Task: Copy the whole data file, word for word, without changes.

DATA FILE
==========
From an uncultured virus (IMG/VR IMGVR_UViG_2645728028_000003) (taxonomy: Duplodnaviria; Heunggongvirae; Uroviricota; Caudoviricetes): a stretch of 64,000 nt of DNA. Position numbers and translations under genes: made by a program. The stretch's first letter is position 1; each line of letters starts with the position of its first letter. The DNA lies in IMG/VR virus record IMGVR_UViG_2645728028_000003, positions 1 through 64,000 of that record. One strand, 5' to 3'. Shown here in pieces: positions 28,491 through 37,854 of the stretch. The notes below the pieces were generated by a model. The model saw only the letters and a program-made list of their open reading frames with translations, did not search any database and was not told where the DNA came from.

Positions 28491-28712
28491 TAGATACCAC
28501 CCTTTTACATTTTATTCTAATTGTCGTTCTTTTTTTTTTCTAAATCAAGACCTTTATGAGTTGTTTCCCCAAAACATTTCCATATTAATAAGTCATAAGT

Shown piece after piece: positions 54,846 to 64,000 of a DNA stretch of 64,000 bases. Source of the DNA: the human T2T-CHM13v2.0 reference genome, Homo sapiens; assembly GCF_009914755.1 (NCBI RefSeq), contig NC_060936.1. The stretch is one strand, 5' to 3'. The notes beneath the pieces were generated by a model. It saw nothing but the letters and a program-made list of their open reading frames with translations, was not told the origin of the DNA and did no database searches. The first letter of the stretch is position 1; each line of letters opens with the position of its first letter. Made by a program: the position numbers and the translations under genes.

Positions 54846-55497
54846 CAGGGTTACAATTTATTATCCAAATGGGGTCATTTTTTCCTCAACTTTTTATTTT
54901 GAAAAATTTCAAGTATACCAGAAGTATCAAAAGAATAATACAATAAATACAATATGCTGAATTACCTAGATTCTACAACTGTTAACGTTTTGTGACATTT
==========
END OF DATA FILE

From an uncultured virus (IMG/VR IMGVR_UViG_2645728028_000003) (taxonomy: Duplodnaviria; Heunggongvirae; Uroviricota; Caudoviricetes): a stretch of 64,000 nt of DNA. Position numbers and translations under genes: made by a program. The stretch's first letter is position 1; each line of letters starts with the position of its first letter. The DNA lies in IMG/VR virus record IMGVR_UViG_2645728028_000003, positions 1 through 64,000 of that record. One strand, 5' to 3'. Shown here in pieces: positions 28,491 through 37,854 of the stretch. The notes below the pieces were generated by a model. The model saw only the letters and a program-made list of their open reading frames with translations, did not search any database and was not told where the DNA came from.

Positions 28491-28712
28491 TAGATACCAC
28501 CCTTTTACATTTTATTCTAATTGTCGTTCTTTTTTTTTTCTAAATCAAGACCTTTATGAGTTGTTTCCCCAAAACATTTCCATATTAATAAGTCATAAGT

Shown piece after piece: positions 54,846 to 64,000 of a DNA stretch of 64,000 bases. Source of the DNA: the human T2T-CHM13v2.0 reference genome, Homo sapiens; assembly GCF_009914755.1 (NCBI RefSeq), contig NC_060936.1. The stretch is one strand, 5' to 3'. The notes beneath the pieces were generated by a model. It saw nothing but the letters and a program-made list of their open reading frames with translations, was not told the origin of the DNA and did no database searches. The first letter of the stretch is position 1; each line of letters opens with the position of its first letter. Made by a program: the position numbers and the translations under genes.

Positions 54846-55497
54846 CAGGGTTACAATTTATTATCCAAATGGGGTCATTTTTTCCTCAACTTTTTATTTT
54901 GAAAAATTTCAAGTATACCAGAAGTATCAAAAGAATAATACAATAAATACAATATGCTGAATTACCTAGATTCTACAACTGTTAACGTTTTGTGACATTT